Fighting the Zika Virus

The World Health Organization and other national health agencies are warning that the current Zika virus outbreak is likely to spread throughout nearly all the Americas. Alerts are being issued warning of the Aedes aegypti mosquito, carrier of the Zika virus which might cause microcephaly and Guillain-Barré syndrome, a condition that causes the immune system to attack one’s own nerves. Last year, there was a sharp increase in the number of babies born with microcephaly, in parts of Brazil affected by the Zika virus (2,700 newborns affected in 2015, compared to fewer than 150 in 2014.) The condition results in an abnormally small head in newborns and is associated with various disorders including decreased brain development. Zika has now spread to every country in the Americas, except Chile and Canada—with at least a dozen cases in the United States confirmed by the CDC. While research is being done to verify the link between Zika and microcephaly, authorities in several countries have advised couples to avoid pregnancy for the time being.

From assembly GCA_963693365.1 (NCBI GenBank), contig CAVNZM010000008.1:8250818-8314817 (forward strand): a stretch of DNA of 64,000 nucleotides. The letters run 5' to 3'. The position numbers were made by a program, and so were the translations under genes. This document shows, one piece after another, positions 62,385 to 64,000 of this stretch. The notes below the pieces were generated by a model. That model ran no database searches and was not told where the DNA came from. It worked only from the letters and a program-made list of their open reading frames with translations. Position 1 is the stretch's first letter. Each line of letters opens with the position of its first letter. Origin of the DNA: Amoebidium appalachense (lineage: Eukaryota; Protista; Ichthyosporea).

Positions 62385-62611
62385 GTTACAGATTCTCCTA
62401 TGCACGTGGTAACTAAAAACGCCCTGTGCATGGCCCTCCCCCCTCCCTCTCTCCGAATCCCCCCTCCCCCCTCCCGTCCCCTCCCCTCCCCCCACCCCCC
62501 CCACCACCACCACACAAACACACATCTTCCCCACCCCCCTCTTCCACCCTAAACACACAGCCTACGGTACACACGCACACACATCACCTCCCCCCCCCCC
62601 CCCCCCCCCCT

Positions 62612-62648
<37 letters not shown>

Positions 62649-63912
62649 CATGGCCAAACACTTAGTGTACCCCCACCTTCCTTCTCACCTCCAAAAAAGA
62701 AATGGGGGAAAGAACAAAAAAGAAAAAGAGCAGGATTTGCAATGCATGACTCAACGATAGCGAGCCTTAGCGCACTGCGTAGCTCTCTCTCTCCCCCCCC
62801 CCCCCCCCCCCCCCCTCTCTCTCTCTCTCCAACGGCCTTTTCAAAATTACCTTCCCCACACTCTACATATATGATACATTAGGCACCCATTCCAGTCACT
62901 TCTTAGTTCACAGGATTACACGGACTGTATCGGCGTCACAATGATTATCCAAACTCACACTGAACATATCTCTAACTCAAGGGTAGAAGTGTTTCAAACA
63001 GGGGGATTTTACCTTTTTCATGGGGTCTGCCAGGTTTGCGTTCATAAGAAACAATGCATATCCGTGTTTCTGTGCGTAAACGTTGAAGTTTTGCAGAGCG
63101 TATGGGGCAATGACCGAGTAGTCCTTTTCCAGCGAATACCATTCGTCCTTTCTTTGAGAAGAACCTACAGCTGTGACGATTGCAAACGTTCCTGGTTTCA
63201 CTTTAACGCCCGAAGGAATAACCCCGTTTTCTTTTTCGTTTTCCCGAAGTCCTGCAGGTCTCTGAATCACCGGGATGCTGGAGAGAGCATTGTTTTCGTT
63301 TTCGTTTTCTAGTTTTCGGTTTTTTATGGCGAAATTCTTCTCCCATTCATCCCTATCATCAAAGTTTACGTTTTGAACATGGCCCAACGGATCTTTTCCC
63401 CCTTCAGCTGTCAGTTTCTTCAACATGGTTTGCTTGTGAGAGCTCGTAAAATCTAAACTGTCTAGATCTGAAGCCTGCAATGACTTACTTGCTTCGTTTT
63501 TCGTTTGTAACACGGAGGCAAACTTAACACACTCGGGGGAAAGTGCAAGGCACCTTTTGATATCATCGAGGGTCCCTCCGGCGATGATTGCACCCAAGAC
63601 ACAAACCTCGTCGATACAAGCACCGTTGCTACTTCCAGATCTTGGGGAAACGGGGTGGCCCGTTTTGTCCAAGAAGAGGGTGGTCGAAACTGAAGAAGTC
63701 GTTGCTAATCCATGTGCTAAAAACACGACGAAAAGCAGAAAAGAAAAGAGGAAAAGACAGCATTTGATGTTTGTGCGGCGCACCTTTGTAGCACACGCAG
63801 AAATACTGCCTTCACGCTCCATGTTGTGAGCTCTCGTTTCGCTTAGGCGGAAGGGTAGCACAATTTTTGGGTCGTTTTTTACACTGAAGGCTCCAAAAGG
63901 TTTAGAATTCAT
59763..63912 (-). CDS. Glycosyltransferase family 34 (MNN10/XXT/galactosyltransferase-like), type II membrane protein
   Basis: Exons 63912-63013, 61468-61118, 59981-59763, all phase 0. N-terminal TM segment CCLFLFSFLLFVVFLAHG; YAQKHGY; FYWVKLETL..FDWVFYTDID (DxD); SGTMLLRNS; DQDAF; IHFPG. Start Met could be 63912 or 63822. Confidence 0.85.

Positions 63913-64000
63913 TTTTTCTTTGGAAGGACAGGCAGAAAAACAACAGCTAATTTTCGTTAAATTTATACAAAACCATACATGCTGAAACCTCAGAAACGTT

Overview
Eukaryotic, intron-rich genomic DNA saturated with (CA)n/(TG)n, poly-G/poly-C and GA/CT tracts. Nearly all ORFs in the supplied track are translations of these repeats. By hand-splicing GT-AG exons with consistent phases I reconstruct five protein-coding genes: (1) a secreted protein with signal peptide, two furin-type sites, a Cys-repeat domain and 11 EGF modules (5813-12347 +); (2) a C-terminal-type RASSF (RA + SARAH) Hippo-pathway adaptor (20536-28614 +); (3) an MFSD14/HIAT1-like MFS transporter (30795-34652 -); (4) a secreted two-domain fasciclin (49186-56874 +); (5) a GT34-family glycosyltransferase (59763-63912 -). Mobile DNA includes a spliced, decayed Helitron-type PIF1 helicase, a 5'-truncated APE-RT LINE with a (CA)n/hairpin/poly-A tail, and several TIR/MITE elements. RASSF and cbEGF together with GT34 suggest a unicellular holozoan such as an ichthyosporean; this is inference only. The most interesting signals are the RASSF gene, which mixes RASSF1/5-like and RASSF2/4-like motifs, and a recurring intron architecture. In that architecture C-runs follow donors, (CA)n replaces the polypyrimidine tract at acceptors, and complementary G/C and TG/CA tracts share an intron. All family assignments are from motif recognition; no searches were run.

Read more
Hints: View this page full screen. Skip to the next and previous photo by typing j/k or ←/→.

Most Recent

  • Jam Sta Rosa / AFP via Getty

    Photos of the Week: Ute Muster, Snow Leopard, Highway Acrobat

    A dog exhibition in Bishkek, a Kali Uchis performance in Texas, a demon-king burning in India, attacks on Kurdish sites in Syria, unrest in Haiti, the Masham Sheep Fair in England, and much more.

  • Tomacrosse / Shutterstock

    A Photo Trip to the Bungle Bungles

    Spectacular karst sandstone formations in Western Australia’s Purnululu National Park

  • Dolores Ochoa / AP

    Anti-austerity Protests and Strikes Shut Down Quito, Ecuador

    Demonstrations have roiled Ecuador’s capital city for more than a week, after the government eliminated a long-standing subsidy, doubling the price of fuel.

  • Ilyas Akengin / AFP / Getty

    Moving an Ancient Town to Higher Ground

    Images from southeastern Turkey, where the town of Hasankeyf—continuously occupied for some 12,000 years—is being partially relocated as the old site is abandoned to a rising reservoir behind a new dam